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Tribal people speak out against Chinese-funded dam in Ethiopia

A video released by the NGO International Rivers sees indigenous peoples speak out against the Gibe III dam project.

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The Kara people are one of a number of indigenous peoples who live in the Lower Omo Valley and say they will be impacted by the dam (Image: International Rivers)

Indigenous tribes have spoken out against the highly-controversial Chinese-funded Gibe III dam in Ethiopia.
 
The mega-dam in the south-west of Ethiopia on the Omo River is the third in a series of hydroelectric projects in the region and is being built with help of US$500 million from Chinese banks
 
As well as providing electricity, supporters say it will regulate seasonal flooding but opponents say it will deprive local inhabitants in the Omo valley of their traditional flood-retreat farming and livelihood.
 
In a video released by the NGO International Rivers and recently translated for Chinese speakers, a woman from the local Kara tribe says:

“These things keep us busy thinking and talking. We discuss if this happens, where do we go? Where do we move? How do we feed our children? Is the government joking, or are they really going to move us from our home, from our land?  What we know is we just have to wait and see what is going to happen with this river. If the government comes they should just kill us here, next to our river.”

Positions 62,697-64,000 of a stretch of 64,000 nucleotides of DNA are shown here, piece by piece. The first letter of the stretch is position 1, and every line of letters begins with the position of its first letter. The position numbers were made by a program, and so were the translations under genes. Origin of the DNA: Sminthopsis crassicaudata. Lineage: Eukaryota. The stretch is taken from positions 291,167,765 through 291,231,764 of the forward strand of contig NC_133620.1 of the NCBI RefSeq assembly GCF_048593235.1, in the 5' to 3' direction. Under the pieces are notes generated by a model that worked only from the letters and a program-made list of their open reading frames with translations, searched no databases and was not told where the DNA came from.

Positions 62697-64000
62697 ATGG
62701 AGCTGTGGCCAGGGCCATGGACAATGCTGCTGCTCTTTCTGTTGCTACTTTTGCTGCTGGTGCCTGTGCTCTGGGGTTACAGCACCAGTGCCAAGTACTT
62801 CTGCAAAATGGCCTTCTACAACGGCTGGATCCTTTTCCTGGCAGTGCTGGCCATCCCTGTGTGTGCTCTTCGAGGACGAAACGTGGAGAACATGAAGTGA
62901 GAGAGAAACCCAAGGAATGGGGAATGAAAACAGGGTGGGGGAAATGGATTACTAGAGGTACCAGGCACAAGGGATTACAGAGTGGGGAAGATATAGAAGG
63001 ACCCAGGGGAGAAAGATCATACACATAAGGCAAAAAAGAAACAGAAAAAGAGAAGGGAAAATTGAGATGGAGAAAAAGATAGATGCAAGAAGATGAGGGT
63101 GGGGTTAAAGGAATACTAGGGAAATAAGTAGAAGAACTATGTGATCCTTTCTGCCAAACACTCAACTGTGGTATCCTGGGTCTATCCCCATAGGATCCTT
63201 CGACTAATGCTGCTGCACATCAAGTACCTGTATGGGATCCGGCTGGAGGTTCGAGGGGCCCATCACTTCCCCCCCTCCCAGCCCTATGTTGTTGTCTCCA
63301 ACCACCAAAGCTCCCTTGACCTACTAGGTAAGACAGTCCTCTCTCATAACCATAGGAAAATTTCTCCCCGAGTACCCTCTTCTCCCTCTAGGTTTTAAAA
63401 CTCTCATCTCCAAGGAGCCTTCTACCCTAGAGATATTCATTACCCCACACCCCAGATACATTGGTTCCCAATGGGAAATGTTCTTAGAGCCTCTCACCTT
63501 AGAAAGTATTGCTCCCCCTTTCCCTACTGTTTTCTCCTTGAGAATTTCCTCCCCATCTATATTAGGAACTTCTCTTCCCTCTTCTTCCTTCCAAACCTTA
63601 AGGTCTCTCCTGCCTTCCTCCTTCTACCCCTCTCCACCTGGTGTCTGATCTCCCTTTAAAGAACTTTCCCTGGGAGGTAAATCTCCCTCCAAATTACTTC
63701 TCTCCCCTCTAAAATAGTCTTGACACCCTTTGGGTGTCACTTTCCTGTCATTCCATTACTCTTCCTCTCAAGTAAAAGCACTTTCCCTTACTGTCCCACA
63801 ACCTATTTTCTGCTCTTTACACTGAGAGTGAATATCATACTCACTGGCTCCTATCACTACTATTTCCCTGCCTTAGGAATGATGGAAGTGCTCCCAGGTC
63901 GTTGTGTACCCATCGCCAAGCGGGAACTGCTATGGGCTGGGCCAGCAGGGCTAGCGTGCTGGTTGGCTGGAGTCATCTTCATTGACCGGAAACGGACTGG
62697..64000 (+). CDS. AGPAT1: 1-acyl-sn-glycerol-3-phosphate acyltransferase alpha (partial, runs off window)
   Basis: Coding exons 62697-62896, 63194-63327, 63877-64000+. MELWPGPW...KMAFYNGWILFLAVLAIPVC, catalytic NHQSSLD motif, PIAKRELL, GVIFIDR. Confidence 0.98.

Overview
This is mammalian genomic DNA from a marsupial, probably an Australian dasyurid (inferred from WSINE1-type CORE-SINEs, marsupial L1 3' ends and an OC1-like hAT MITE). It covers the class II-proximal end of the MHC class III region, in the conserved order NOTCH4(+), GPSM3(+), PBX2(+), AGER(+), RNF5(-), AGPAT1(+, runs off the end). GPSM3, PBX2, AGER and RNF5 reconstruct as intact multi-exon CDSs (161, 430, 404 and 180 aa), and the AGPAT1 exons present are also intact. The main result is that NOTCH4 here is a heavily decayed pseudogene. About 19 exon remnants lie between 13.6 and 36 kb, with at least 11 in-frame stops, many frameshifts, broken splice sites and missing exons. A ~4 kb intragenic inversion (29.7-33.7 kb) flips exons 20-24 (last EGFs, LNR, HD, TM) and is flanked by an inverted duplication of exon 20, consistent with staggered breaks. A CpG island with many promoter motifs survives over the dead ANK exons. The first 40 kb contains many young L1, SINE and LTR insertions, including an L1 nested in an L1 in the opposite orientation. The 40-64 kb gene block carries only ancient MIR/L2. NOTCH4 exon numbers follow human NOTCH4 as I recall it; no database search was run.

[See Chinese translation of video here: http://www.guojiheliu.org/a/media/video/2012/0911/427.html]
 
David Turton, an anthropologist at the University of Oxford who has spent 14 years researching the impact of the dam on local people, told chinadialogue that the promise of development is flawed.
 
“It is true that some parts of the country that didn’t have electricity will now have some. But frankly, these people can’t live on electricity. They are pastoralists growing their own food, raising their own livestock. They might very well find themselves in the future waiting for international food aid under electric light. What is happening is, their economy is being taken from right under them and forced into being dependent,” he says.
 
However, where other funders have been sceptical about the benefits of the dam, Chinese lenders have appeared to have fewer concerns.
 
“The loan from China basically saved the Gibe III dam. It enabled the Ethiopian government to dismiss the concerns of other funding parties. The studies that European Investment Bank and AfDB demanded have not been done. And clearly, the Chinese bank didn’t feel these are necessary,” he says.
 
The investment could yet turn out to be a bad one for China though, according to Turton.
 
“If I were a Chinese bank in question, I would be very worried that this could be bad news,” says Turton. “The Chinese loan could rebound very seriously. The Gibe III dam and the associated irrigation schemes are going to become the classic example of how not to do river basin development.” 

See also: In defense of dam-building
See also: China brings dam-building back to Africa

chinadialogue intern Aashima Dogra contributed to this article

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